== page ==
October 6, 2010: Traveler: Where You Can Play Fascination Year Round

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ATZ’s “Top 10 Coney Island News Stories of 2011” was based on page views, but our fave posts didn’t make the cut. “Sometimes really great posts fall through the cracks, are too esoteric to be popular, or at least deserve another visit,” writes blogger Visualingual, whose exquisite “Looking Back: Best VL Posts of 2010,” (and 2011) inspired us to put together this round-up of ATZ faves. In Part 1 and 2 (tomorrow), you’ll find videos, photos, and an antique image or two to while away the last hours of 2011…

cat

Target the Cat, Coney Island. Photo © Tricia Vita/me-myself-i via flickr

In February we dropped by the Bowery to visit Target the Coney Island Arcade Cat & His Friend Pretty. When the games are open for business, the gregarious Target is likely to be found sitting on the counter of the Balloon Dart. Even in the winter, he can be seen making his rounds.

Also in February, ATZ paid tribute to a legendary Coney Island ride inventor in “Bring Back the Whip! A Birthday Gift for William F Mangels.” But if you want to ride the Whip, you’ll have to take a trip to Rye Playland, Knoebels, Kennywood, Trimper’s or any one of the other parks or carnivals listed on ATZ’s Whip Census in the post. Coney Island, where this classic was invented in 1914, doesn’t have an operating Whip! In this video by sodadaze, you can see the ride in action at Knoebels set to the tune of Devo’s “Whip It.”

In March, ATZ posted historian and Coney Island History Project director Charles Denson’s latest video “Cyclone Roller Coaster: Four Seasons.” This behind-the-scenes look at Coney Island’s landmark roller coaster lets you walk the tracks – summer and winter – and get up close to the machinery in the motor room.

In March, ATZ learned via twitter that Coney Island’s Inexhaustible Cow, a 19th century attraction which dispensed milk for 5 cents a cup, had apparently survived. A Pennsylvania dealer of Americana was selling the wooden cow (milk not included) for $78,000. In Inexhaustible Cows & Bottomless Cups of Chocolate Milk, we looked into the history of the Coney Island cows –there was more than one–and reminisced about bottomless cups of chocolate milk for a quarter at the Michigan State Fair.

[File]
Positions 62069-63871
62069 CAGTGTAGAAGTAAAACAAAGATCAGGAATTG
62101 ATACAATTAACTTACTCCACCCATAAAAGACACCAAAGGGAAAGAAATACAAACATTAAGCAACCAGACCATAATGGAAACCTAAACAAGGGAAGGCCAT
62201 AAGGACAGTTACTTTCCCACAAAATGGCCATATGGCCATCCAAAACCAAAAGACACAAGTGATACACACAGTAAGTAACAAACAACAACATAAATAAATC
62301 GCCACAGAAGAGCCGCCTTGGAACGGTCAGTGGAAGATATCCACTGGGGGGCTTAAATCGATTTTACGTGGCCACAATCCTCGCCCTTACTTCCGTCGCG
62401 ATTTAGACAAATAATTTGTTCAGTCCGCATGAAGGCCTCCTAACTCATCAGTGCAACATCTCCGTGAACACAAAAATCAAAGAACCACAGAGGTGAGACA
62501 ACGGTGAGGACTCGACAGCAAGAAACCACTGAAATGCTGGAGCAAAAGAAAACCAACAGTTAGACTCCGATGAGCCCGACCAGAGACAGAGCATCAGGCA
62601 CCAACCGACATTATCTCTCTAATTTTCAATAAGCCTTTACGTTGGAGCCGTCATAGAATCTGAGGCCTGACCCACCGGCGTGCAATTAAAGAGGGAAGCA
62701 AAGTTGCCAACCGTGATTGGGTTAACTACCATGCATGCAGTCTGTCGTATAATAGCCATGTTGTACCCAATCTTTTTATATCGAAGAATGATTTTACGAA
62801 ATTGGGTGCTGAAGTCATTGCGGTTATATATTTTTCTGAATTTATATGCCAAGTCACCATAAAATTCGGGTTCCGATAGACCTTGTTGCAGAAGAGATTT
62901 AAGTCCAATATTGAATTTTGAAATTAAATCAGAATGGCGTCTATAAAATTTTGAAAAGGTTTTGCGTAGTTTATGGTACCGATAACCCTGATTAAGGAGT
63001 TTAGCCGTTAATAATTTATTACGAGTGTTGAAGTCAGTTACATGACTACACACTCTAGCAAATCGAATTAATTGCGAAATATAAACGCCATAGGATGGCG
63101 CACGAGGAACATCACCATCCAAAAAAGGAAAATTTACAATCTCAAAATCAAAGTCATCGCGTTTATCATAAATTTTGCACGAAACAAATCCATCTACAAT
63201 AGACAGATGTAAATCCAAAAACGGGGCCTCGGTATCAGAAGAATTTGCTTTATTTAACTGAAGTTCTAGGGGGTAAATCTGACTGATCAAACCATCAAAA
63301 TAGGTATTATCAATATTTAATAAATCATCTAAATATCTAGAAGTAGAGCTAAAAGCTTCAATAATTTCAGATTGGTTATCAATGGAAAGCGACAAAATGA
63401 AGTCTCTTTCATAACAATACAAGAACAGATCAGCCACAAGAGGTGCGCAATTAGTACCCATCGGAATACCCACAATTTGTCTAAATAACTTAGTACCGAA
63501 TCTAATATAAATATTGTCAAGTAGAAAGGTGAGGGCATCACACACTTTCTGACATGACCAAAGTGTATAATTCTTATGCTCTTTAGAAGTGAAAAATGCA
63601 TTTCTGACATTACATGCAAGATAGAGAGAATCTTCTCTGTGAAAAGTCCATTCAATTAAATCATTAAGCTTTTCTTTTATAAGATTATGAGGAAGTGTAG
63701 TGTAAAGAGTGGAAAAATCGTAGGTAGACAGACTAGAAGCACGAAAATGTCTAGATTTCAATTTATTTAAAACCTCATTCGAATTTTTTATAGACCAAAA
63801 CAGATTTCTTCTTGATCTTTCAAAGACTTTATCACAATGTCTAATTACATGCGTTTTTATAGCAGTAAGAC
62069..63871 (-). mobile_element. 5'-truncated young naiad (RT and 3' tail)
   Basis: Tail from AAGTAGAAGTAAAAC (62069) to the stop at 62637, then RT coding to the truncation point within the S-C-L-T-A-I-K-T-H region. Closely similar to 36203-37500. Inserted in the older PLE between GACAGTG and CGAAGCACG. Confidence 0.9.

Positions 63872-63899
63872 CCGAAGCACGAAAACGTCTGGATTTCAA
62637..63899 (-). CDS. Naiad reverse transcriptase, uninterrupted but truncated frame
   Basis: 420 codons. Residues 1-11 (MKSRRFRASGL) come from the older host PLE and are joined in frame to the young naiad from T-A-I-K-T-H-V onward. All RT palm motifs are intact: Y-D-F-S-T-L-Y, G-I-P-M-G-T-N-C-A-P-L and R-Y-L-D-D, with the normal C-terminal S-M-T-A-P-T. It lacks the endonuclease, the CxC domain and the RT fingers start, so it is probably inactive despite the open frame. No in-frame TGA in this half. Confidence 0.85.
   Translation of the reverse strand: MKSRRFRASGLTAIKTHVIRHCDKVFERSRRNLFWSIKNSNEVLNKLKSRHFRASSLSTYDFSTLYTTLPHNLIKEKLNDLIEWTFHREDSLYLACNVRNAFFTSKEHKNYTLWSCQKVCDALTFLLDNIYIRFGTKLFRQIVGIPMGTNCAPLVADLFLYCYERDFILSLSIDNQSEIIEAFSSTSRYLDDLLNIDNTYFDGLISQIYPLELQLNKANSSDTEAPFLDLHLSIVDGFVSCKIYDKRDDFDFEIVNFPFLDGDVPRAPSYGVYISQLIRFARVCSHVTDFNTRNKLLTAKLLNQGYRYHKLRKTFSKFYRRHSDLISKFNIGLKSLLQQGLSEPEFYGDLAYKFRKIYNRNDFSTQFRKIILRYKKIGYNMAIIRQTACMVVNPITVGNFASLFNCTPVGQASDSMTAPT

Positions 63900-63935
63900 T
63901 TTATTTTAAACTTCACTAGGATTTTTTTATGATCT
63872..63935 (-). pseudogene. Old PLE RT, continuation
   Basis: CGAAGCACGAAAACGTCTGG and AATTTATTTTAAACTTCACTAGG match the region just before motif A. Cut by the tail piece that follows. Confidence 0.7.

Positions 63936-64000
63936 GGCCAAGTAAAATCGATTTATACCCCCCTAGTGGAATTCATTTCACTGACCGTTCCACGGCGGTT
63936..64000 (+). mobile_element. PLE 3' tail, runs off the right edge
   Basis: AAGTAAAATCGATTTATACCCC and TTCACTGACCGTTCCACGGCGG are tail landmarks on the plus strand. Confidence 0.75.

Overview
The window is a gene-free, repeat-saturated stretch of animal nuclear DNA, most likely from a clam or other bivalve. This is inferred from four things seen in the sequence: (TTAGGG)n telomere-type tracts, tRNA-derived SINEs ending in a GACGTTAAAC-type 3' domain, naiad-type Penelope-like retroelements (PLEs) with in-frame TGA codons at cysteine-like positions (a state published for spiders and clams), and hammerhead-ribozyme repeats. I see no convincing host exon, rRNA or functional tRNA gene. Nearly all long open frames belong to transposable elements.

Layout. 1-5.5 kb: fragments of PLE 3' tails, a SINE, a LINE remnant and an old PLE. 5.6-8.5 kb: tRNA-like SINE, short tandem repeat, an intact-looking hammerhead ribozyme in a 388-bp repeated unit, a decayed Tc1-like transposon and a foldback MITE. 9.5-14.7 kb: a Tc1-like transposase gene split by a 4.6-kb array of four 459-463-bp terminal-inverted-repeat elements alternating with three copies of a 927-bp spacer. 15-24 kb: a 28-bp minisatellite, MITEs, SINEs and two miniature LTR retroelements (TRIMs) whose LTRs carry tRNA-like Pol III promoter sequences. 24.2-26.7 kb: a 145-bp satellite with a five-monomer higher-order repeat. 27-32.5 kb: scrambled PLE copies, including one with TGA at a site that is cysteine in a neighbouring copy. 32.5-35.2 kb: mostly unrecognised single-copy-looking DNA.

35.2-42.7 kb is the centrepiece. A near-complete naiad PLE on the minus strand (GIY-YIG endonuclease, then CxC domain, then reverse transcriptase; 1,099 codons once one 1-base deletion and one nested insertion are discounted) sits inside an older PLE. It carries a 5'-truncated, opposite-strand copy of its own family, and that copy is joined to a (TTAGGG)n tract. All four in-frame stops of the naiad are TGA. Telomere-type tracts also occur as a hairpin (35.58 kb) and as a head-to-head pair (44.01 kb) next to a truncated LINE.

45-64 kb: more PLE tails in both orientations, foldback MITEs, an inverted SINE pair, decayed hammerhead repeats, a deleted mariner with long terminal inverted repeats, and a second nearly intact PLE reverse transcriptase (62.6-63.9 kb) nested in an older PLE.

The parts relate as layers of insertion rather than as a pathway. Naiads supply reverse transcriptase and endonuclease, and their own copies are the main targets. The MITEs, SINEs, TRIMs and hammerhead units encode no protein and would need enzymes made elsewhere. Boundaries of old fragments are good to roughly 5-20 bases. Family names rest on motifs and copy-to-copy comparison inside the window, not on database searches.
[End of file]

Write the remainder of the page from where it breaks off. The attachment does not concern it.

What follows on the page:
Cow, Coney Island from Robert N. Dennis collection of stereoscopic views. New York Public Library, Miriam and Ira D. Wallach Division of Art, Prints and Photographs

If you’re adept at reading letters backwards you’ll like this Flickr Slide Show: DNALSI YENOC –> CONEY ISLAND. The letters frame the view from Stillwell Terminal as visitors exit onto Surf Avenue. DNALSI YENOC is also the name of a flickr group started by Coney Island photographer Barry Yanowitz. The collection of photos document the view, which changed irrevocably in 2010 when the Henderson Building and Shore Hotel across the avenue were demolished by Thor Equities. A new building –touted as “The Retail Ride of a Lifetime” by Thor– is now rising on the empty lot.

One of our favorite photos of the summer of 2011 is this Photo of the Day: Umbrellas on Coney Island Beach. On the Fourth of July, photographer Jim McDonnell took this amazing shot of Coney Island’s beach brimming with colorful umbrellas. “The 4th itself started out hazy but turned hot, humid and incredibly crowded!” he said.

Beach Umbrellas in Coney Island

Beach Umbrellas in Coney Island. July 4, 2011. Photo © Jim McDonnell via smugmug

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Related posts on ATZ…

December 31, 2011: Amusing the Zillion’s Fave 11 Posts of 2011 – Part 2

December 27, 2011: Amusing the Zillion’s Top 10 Coney Island News Stories of 2011

November 15, 2011: Coney Island 2012: What’s New on the Boardwalk

January 1, 2011: Amusing the Zillion’s Top 10 Coney Island News Stories of 2010

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Whip Car

Mackie 'Rides' the Whip Car at the Coney Island History Project. May 22, 2010. Photo © Coney Island History Project via flickr

This Mangels’ Fairy Whip car is one of our favorite artifacts in the Coney Island History Project’s exhibition center. It was manufactured circa 1920 at William F. Mangels Factory on 8th Street in Coney Island, which is now the Department of Motor Vehicles Building. Mangels, who was the inventor of such early 20th century thrill rides as the Whip and the Tickler, is one of the amusement industry pioneers honored in the Coney Island Hall of Fame.